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Southern Heroines.
interesting Adventures and Escapes.

No one trait of the human character has been so fully demonstrated during the history of this war as that of the indomitable courage of our. Southern ladies. Incidents without number have occurred in illustration of this fact, and the following will only serve to develop the special cases in point;

Miss Ellis M. S. Poole.

We published yesterday a letter to the Philadelphia Press, written from Washington, in which is given an account of the Washington female prisoners. Among the prisoners named is Miss Ellie M. S. Poole, of whom a number of things is said which have no foundation in truth. The Norfolk Day Book, of the aid instant, says:

Miss Pool arrived here last evening in the flag of truce steamer, and we had the pleasure of an interview with her. She is an intelligent and pleasing lady, and, withal, possesses a fervor of patriotism which no tortures of the enemy could dampen. Our conversation with her convinced us that she is a true Virginia lady, and we congratulate her upon her escape from the thraldom of Lincolndom and her restoration to Southern soil and society.

Miss P. was arrested in Wheeling on the 28th of September last, by order of the Secretary of State, charged with conducting a correspondence with Southern ‘ "rebels."’On account of indisposition, she was not removed from her home, but was allowed to remain in her room — a guard being placed at the door of the same and also a guard on the outside of the building. The door of her chamber was securely locked and the key taken by the officer of the guard. Previous, however, to the lock being turned, a thorough examination of the furniture, &c., in her room was made.

While this search was going on she succeeded by a ruse, in so far diverting the attention of the officer conducting the examination as to give her an opportunity of removing certain manuscripts which she had placed in her guitar case. These she concealed about her person without the movement being observed. During the night she secured a key, or rather found one which had been mislaid, which, on trying, she found to fit the lock of her room. With this she unlocked the door and made her exit through the basement. She then made her way to a house near at hand, but she had not been long there before information was conveyed to her that the guard was on her track.

She made her escape through the back entrance just as the guard appeared in front of she house, and proceeded to another place of refuge, from which she was again hunted.--This was repeated four times, but at length she eluded them and went forty miles in a skiff, down the Ohio river to Martinsville.--Here she took passage in a packet to Parkersburg, and again from Parkersburg to Cincinnati. From Cincinnati she proceeded to Louisville, during which journey she had the escort of a Federal officer, who, not being aware of the position she occupied, talked rather freely to her about the affairs of the Government.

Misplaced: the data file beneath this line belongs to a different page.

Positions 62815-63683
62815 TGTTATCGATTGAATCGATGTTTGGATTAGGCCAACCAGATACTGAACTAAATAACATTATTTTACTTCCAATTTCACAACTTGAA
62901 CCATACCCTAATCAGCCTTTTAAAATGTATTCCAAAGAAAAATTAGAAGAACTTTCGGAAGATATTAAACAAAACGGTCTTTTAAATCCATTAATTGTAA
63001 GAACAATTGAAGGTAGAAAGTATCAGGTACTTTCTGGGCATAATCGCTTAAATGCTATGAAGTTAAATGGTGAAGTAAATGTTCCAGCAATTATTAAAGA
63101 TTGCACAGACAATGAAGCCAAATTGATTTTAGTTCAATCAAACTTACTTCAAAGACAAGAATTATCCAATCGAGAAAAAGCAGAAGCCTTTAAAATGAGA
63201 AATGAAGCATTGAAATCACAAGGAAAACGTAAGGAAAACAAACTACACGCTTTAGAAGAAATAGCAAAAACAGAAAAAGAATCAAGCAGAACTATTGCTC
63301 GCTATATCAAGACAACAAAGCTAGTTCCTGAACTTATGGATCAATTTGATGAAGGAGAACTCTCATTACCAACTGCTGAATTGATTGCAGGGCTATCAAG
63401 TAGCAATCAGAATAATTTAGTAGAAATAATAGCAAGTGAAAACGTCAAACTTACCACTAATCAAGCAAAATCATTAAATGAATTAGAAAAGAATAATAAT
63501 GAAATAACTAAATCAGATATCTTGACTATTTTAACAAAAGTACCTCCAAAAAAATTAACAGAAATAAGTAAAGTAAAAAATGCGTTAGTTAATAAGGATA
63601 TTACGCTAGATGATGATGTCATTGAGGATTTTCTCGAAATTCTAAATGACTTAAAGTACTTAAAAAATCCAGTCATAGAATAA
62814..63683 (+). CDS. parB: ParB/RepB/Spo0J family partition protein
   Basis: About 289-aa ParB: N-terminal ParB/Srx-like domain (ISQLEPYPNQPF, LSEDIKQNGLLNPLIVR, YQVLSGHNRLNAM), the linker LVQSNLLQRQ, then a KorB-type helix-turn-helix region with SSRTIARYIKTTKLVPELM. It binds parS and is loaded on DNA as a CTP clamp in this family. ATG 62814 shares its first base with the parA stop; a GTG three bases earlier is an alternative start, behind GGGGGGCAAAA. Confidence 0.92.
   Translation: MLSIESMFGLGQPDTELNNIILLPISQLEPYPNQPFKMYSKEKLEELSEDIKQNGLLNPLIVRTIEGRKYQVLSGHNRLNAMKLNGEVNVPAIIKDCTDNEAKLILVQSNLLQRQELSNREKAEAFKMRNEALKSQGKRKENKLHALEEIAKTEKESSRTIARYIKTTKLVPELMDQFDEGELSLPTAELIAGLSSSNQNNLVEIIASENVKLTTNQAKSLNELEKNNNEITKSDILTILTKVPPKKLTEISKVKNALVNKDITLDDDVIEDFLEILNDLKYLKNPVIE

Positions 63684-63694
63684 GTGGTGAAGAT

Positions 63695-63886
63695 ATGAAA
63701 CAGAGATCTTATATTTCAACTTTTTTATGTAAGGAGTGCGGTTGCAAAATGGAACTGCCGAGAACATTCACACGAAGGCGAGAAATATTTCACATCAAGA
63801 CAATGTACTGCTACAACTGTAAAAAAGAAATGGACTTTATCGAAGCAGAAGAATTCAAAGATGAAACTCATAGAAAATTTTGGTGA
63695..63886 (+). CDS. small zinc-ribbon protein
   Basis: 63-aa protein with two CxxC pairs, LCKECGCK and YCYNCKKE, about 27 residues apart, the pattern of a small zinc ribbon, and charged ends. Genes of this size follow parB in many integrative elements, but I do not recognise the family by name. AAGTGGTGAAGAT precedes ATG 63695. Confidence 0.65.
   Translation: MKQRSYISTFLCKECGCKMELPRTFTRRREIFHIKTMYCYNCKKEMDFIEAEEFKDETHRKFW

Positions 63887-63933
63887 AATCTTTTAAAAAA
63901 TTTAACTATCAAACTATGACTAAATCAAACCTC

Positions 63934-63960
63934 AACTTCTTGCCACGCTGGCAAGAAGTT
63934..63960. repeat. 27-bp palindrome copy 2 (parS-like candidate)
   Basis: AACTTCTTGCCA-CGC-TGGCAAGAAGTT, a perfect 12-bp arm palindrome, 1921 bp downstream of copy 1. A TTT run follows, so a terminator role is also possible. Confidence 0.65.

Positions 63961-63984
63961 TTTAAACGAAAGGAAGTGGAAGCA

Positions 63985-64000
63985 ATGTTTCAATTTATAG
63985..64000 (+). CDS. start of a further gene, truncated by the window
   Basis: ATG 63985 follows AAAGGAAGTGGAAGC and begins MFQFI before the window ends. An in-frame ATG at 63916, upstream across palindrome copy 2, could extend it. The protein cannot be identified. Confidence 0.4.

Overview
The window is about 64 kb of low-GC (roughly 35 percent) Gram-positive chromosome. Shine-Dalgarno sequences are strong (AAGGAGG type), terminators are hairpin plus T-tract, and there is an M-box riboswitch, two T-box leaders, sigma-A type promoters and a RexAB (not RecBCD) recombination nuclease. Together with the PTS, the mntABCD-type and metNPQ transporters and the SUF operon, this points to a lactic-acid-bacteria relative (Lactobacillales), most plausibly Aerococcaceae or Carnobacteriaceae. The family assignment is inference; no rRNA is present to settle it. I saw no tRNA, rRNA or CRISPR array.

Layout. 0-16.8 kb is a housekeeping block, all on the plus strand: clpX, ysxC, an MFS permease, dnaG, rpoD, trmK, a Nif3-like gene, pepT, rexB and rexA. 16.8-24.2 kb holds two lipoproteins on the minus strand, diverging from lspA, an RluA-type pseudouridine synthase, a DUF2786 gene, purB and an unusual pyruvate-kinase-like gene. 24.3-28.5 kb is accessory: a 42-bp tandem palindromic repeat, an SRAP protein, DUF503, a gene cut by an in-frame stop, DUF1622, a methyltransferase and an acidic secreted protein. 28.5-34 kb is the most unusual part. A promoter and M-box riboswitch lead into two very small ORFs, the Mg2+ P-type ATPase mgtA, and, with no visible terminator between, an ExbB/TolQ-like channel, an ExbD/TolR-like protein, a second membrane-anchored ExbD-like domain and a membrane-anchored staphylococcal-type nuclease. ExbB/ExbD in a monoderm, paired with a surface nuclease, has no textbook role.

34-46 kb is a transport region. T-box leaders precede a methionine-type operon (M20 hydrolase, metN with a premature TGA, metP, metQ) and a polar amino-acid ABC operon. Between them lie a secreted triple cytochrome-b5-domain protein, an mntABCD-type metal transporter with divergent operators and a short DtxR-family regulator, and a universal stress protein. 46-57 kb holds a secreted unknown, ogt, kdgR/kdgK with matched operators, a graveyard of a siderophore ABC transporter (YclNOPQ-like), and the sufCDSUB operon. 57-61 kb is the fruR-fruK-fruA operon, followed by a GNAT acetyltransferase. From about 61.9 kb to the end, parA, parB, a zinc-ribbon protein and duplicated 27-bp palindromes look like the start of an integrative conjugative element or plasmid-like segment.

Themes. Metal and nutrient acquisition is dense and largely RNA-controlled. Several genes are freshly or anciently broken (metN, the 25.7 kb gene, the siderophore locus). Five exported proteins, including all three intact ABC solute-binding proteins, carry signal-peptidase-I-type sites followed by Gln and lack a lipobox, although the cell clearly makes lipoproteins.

While at Louisville Miss P. visited several who sympathized with her in her political views, and when upon terminating a visit of this kind at the Galt House she took her departure, she discovered that she was followed by detective Blygh, the best detective in Louisville, and who, she afterwards learned, had been delegated by General Sherman expressly for the purpose of effecting her arrest. She escaped his vigilance, as she thought, on this occasion, left Louisville, and proceeded to Mitchell, in Indiana. To her surprise she found him in the same train with herself — apparently unconcerned, yet closely watching her movements in order to obtain some clue which would justify her arrest. He was not aware that she knew him, but he was mistaken, as she had accidentally learned who he was, and was watching him as closely as he was her. From Mitchell she went to Vincennes, where she was finally arrested by this hound, Blygh. His behavior towards her after her arrest was coarse and rude — just such as might be expected of a Lincoln detective. He took great delight in alluding to her as she passed a crowd on the street, as a ‘"Secesh"’ prisoner, and in various ways endeavored to offend the refined and delicate creature, whom the authority of a base miscreant had made his captive.